burnbank-2
John Aiton Horse Tax 1785.

John Dewar sold the house to Bailie, John Aiton of Burnbank on the 20 May 1773 and he owned the house up until his death in 1788. Colonel David Muirhead of the honourable East India Service then bought the house on the 10th of April 1789, however his time at the house was short lived as he died in 1791. His trustees sold the house in 1801 to a wine merchant from Hamilton called Charles Gordon and yet again the house was only shortly owned by Charles for four years, as he in turn sold the estate to Charles Campbell in 1805, Charles was a Glasgow Silk Merchant.

A series of occupants lived at Burnbank House, as Charles Campbell rented it out; Charles would have been probably living at his main house in Glasgow.  The people who rented the house were:  Captain Moodie, Captain Brown a Mrs Campbell (probably Charles’s wife) and a surgeon called William Weir. On the 5th March 1832, during the time when Captain John Brown Esq was living at Burnbank House, his youngest daughter Elizabeth was married there by the Rev William Buchanan, minister of Hamilton to Lawrence Brown Esq of Edmonstone. This must have been a beautiful place to be married within the grounds of Burnbank House along with the stunning gardens and vast open countryside surrounding the house.

The house was finally sold (apart from 4 Acres) to Patrick Stevenson who was another Glasgow Merchant, it looks like the sale of the house is now being kept in the Glasgow Merchant clique. The 4 Acres that were sold off separately, was acquired by a William Nelson, who was a spirit merchant in Hamilton, who seems to have gone bankrupt. The Stevenson’s, Jamiesons and even Peter W Dixon and D.R Robertson, men with great wealth and high respect also had an interest in the land until it was bought by the Glasgow merchant and banker Lewis Potter in October 1859. It was this man’s enterprise more than anything else that was to transform Burnbank and its neighbours – Greenfield and Udston into a thriving community which in its boom years reached some sixteen thousand people.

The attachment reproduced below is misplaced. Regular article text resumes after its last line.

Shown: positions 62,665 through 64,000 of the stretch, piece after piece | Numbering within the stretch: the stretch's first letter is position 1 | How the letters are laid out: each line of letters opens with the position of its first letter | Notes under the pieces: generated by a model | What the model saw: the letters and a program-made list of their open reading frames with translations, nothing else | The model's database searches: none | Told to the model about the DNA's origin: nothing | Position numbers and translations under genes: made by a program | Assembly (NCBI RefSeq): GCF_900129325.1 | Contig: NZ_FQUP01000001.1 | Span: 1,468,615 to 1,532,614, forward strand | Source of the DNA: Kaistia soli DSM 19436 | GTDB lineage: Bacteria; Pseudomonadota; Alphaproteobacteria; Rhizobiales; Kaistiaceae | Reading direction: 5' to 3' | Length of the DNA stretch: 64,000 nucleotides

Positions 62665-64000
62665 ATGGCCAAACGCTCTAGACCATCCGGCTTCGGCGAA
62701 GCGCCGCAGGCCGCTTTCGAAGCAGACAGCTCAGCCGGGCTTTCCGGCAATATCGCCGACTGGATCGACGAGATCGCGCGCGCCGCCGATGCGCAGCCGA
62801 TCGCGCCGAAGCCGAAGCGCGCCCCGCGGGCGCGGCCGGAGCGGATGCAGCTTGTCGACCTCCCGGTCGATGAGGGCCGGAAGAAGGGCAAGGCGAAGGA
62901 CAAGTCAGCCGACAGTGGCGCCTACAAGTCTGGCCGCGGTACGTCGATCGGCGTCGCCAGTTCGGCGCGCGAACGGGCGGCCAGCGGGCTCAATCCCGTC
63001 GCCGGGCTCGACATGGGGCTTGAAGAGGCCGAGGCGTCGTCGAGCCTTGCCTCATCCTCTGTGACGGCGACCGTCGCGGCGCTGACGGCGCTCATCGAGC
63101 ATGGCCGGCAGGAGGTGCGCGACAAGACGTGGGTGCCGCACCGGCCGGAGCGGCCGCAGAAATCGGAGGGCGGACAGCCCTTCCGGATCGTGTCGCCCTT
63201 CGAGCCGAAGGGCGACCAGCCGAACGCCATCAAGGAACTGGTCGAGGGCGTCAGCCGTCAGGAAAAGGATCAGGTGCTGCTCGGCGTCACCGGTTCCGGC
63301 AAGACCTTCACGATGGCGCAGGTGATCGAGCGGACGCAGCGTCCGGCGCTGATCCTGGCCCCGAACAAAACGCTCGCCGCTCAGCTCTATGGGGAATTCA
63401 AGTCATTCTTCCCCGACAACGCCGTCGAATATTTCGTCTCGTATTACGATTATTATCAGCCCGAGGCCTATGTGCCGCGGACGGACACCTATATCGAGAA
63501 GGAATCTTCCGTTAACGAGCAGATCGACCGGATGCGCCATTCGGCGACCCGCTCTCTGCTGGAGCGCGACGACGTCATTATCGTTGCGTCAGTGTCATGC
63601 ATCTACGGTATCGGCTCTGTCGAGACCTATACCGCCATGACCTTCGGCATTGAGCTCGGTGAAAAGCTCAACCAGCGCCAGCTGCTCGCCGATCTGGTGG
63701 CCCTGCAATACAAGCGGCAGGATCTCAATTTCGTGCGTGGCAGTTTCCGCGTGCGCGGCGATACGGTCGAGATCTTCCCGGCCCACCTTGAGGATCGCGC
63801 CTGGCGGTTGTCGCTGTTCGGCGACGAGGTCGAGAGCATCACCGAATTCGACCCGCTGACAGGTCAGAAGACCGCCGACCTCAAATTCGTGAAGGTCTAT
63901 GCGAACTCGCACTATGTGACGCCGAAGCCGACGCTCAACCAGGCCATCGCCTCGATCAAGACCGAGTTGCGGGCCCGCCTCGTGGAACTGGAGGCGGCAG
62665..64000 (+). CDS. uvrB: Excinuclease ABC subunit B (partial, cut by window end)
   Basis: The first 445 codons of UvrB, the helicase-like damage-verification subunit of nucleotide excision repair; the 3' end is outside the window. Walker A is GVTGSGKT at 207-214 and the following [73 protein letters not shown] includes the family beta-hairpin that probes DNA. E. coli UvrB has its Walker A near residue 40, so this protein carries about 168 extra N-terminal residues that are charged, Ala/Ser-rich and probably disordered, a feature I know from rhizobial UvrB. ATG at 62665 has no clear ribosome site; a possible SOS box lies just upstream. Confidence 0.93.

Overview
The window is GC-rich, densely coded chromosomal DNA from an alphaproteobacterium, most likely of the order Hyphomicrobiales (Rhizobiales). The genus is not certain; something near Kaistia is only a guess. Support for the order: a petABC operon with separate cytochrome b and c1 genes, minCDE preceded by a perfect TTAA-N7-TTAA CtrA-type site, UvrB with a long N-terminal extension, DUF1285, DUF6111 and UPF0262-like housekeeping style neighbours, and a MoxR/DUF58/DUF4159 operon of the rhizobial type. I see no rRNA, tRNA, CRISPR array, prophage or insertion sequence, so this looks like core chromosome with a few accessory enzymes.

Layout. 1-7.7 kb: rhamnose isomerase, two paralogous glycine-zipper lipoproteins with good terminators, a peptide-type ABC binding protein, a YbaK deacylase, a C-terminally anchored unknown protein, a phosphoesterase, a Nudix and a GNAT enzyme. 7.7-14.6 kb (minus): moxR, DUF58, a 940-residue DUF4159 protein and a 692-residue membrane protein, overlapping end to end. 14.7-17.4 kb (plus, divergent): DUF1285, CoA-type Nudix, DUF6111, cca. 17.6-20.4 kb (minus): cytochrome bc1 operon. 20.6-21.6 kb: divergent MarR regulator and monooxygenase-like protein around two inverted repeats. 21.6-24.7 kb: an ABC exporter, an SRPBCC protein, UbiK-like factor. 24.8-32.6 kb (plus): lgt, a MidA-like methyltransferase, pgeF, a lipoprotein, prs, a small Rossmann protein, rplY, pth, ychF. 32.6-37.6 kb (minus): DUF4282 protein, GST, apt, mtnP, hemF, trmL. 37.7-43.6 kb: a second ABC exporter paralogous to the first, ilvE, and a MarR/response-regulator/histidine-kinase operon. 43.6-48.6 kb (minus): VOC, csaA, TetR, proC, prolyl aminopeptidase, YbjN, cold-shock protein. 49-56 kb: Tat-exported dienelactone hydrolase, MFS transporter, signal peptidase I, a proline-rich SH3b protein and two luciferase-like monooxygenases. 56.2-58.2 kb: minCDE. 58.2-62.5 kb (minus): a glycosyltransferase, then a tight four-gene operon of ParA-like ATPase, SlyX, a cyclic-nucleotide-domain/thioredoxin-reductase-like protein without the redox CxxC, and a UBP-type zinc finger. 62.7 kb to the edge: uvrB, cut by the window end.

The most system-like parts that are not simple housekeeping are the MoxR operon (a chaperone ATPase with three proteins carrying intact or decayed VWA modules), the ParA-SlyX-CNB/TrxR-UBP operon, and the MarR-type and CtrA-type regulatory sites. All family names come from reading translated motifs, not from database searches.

lewis-potter
Lewis Potter 1807-1881.

Lewis potter at the time was living over at Udston House, not far from Burnbank House. When he bought his new property he had a tenant already living there – Sheriff Veitch, who lived there from 1837 right up to 1861. The house seems to have been sold again c 1874 when Robert Lalston is registered as the owner and he rented it to Major George Hamilton who lived here until 1882. The last tenant to live at Burnbank House was William Clarkson who was living there in 1920, by this time the house was divided and it was agreed that demolition was was to go ahead. Burnbank House was demolished in the 1930s.

 

 

 

burnbank-house3
Burnbank House was situated in the gardens behind the Flats at Burnbank Road.
burnbank-house4
The former Gardens at of Burnbank House.

Prior to its demolition it seems to have been used as a Hostel, I am unsure if this was official or if the house was inhabited by squatters. By this time, the London, Midland & Scottish railway (L.M.&S) seem to have now acquired the house and surrounding land and the Hamilton Burgh are now wanting to buy the land from L.M&S, to build houses. The Hamilton Burgh buy the ground, extending to 2,292 acres, including Burnbank House, but excluding the Smithy at the corner of Whitehill Road & Burnbank Road, for the sum of £2,000 with certain conditions  as to upkeep of fencing etc. The Hamilton Burgh later built flats on Whitehill Road, which were later known locally as Sing Sing.

I would like to thank the staff at the Hamilton Reference Library for helping me find the information on Burnbank House, as there isn’t much on line that can be found on this once beautiful grand and historic building. Some of the notes were also written by the late William Wallace who was one of Hamilton’s finest historians.